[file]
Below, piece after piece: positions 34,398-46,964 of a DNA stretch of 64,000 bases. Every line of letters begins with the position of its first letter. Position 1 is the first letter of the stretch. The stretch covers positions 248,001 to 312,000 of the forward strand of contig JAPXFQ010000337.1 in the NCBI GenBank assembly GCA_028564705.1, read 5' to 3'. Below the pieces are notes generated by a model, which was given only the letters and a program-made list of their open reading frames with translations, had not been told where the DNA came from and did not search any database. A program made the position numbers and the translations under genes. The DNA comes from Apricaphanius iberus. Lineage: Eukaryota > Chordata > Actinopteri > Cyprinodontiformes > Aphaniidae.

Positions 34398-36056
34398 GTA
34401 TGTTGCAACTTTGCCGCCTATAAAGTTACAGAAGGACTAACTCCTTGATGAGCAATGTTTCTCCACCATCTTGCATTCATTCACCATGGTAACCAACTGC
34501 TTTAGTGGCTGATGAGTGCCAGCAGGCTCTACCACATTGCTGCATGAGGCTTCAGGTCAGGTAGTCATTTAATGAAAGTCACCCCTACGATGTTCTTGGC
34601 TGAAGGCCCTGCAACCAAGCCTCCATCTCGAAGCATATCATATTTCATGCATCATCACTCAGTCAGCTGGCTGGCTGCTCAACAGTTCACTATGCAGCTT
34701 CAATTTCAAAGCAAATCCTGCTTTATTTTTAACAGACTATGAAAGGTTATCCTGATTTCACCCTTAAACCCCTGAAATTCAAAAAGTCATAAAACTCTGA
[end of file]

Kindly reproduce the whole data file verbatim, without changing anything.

Below, piece after piece: positions 34,398-46,964 of a DNA stretch of 64,000 bases. Every line of letters begins with the position of its first letter. Position 1 is the first letter of the stretch. The stretch covers positions 248,001 to 312,000 of the forward strand of contig JAPXFQ010000337.1 in the NCBI GenBank assembly GCA_028564705.1, read 5' to 3'. Below the pieces are notes generated by a model, which was given only the letters and a program-made list of their open reading frames with translations, had not been told where the DNA came from and did not search any database. A program made the position numbers and the translations under genes. The DNA comes from Apricaphanius iberus. Lineage: Eukaryota > Chordata > Actinopteri > Cyprinodontiformes > Aphaniidae.

Positions 34398-36056
34398 GTA
34401 TGTTGCAACTTTGCCGCCTATAAAGTTACAGAAGGACTAACTCCTTGATGAGCAATGTTTCTCCACCATCTTGCATTCATTCACCATGGTAACCAACTGC
34501 TTTAGTGGCTGATGAGTGCCAGCAGGCTCTACCACATTGCTGCATGAGGCTTCAGGTCAGGTAGTCATTTAATGAAAGTCACCCCTACGATGTTCTTGGC
34601 TGAAGGCCCTGCAACCAAGCCTCCATCTCGAAGCATATCATATTTCATGCATCATCACTCAGTCAGCTGGCTGGCTGCTCAACAGTTCACTATGCAGCTT
34701 CAATTTCAAAGCAAATCCTGCTTTATTTTTAACAGACTATGAAAGGTTATCCTGATTTCACCCTTAAACCCCTGAAATTCAAAAAGTCATAAAACTCTGA